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Public Interest Energy Research Program: Final Project Report

cover of report Wind Anemometer Loan Program Protocol

Publication Number: CEC-500-2005-182
Publication Date: December 2005
PIER Program Area: Renewable Energy Technologies

The executive summary, abstract and table of contents for this report are available below. This publication is available as an Adobe Acrobat Portable Document Format Files. In order to download, read and print PDF files, you will need a copy of the free Acrobat Reader software installed in and configured for your computer. The software can be downloaded from Adobe Systems Incorporated's website.

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Introduction

A lack of good wind data is one of the greatest obstacles to the development of wind energy at new sites in California. On-site evaluation of wind conditions is a necessary step in both large and small scale wind resource development. Currently in California, there is a lack of publicly-accessible data on wind conditions in the types of terrain where wind turbines would be located. While private wind developers have extensive databases of the conditions at their sites, this data is considered too sensitive for most companies to release to outsiders. The recent completion of maps predicting the wind resource potential across the state of California needs to be evaluated for accuracy using wind information recorded at potential wind sites. And landowners interested in installing small wind turbines are often discouraged by the difficulty of evaluating their own wind resource. A viable anemometer loan program would address all of these cases, providing quality wind resource information from sites across the state to any and all interested parties.

This document describes research conducted on anemometry and anemometer loan programs, and gives a preliminary outline of the workings of a Wind Anemometer Loan Program, to be established in order to provide high quality wind information for sites in California. To achieve this goal, a number of steps have been undertaken, including surveying and evaluating wind information recording equipment, developing a protocol for the operation of an anemometer loan program, and assessing the anemometry and data needs of industry and other information users in the wind energy field. It has been found that it is feasible to set up and operate an anemometer loan program in California, that there a variety of ways in which such a program could be operated, depending on the priority of the program goals and the availability of financial and other resources to the program.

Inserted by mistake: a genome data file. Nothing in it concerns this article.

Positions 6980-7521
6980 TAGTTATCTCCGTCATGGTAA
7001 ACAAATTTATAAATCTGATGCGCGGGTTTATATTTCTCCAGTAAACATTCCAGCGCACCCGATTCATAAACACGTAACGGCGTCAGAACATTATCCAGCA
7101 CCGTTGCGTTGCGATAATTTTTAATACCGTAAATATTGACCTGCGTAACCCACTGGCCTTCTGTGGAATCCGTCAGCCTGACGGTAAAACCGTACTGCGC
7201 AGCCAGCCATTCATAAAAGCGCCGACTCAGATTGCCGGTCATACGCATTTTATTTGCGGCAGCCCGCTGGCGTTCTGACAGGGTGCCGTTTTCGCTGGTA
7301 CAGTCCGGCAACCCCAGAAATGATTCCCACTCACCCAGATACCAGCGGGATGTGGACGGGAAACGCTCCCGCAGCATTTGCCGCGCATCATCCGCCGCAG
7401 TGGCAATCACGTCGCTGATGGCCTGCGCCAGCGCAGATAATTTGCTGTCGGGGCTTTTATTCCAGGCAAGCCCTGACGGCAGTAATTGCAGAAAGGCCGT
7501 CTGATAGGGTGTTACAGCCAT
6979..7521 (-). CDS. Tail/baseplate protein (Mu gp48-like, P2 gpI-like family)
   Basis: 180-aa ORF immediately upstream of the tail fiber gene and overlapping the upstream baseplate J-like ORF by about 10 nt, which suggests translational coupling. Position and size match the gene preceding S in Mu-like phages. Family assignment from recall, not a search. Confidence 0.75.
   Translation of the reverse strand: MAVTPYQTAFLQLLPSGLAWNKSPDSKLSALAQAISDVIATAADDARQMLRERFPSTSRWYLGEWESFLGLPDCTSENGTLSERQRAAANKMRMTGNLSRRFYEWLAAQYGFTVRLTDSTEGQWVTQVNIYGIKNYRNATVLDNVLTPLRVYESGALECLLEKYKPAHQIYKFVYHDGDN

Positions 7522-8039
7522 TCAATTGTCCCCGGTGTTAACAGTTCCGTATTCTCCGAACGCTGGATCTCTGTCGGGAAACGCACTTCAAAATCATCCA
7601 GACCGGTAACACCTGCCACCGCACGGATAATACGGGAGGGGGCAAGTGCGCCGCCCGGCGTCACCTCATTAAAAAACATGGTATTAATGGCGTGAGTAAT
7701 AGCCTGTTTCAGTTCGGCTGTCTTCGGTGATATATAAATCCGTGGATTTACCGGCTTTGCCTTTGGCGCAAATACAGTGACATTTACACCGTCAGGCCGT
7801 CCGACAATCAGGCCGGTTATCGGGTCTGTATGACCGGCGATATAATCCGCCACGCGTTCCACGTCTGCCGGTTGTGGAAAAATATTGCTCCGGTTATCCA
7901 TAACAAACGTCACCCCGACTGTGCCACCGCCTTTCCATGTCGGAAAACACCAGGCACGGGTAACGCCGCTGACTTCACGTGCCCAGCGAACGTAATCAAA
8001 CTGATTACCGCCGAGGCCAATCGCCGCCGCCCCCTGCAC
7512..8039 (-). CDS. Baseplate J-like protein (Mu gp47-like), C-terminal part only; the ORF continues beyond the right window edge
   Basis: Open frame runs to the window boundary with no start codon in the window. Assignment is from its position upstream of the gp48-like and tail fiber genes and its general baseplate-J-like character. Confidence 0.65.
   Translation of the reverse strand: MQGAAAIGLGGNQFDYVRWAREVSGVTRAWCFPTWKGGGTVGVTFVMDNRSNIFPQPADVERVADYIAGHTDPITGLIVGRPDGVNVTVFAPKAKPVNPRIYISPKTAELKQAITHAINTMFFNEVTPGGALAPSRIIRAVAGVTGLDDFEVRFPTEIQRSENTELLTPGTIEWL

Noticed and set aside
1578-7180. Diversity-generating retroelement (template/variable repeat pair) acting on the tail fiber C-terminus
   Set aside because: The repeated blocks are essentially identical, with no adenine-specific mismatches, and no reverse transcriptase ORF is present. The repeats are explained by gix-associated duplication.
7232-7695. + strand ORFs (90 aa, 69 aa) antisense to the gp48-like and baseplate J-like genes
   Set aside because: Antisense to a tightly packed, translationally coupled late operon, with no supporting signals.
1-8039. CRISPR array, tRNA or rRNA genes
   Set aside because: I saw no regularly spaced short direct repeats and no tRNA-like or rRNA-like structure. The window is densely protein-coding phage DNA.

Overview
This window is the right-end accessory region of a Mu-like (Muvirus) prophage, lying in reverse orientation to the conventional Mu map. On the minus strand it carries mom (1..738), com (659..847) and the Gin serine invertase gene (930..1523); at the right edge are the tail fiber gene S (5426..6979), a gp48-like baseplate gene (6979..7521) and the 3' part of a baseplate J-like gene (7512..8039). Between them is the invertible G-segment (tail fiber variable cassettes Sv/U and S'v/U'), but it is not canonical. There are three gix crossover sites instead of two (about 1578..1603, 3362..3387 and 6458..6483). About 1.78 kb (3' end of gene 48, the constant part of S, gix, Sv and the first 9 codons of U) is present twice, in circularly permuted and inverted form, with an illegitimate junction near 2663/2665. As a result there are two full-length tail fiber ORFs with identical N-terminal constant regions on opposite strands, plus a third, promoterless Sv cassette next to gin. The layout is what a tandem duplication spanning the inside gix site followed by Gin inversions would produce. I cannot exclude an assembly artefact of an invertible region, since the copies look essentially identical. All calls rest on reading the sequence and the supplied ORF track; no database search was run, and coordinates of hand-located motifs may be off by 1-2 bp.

Abstract

The factors involved to implement an anemometer loan program in California are investigated. An anemometer loan program in California would allow the compilation of large, publicly accessible, state-wide dataset of wind conditions gathered specifically for wind energy development uses. Anemometry equipment has become both more reliable and less expensive in recent years. Sonic anemometers are found to be more reliable and provide higher quality data at a higher price than conventional cup anemometers, although prices are coming down. A prototype system is deployed and evaluated, with satisfactory results. The operation of existing anemometer loan programs in other states is described. The factors to be considered in implementing an anemometer loan program in California are discussed, and recommendations for implementation are given.



Table of Contents

1. Introduction

2. Equipment to Measure the Wind Resource

2.1 Components of a Wind Information Recording System

2.2 Anemometers

2.3 Barometric Pressure, Temperature and Humidity Instruments

2.4 Additional Measurements: Wind Shear and Atmospheric Stability

3. The CWEC Prototype Wind Information Recording System

3.1 Description of the CWEC Prototype System

3.2 Prototype System Performance

4. Existing Anemometer Loan Programs

5. Anemometer Calibration

6. An Anemometer Loan Program for California

6.1 The Goals of a California Anemometer Loan Program

6.2 Use of Local Landowners or Stakeholders

6.3 Program Initiation

6.4 Program Location

6.5 Wind Information Recording System Recommendations

6.6 Proposed Standard for Wind Information Measurement and Storage

7. Estimates of Labor and Costs for an Anemometer Loan Program


Acknowledgements

Appendix A. Purchased Components of Wind Information Recording System

Appendix B. Cost Comparisons of Other WIR Systems

Appendix C. Wind Tunnel Calibration Results for Vaisala and RM Young Anemometers


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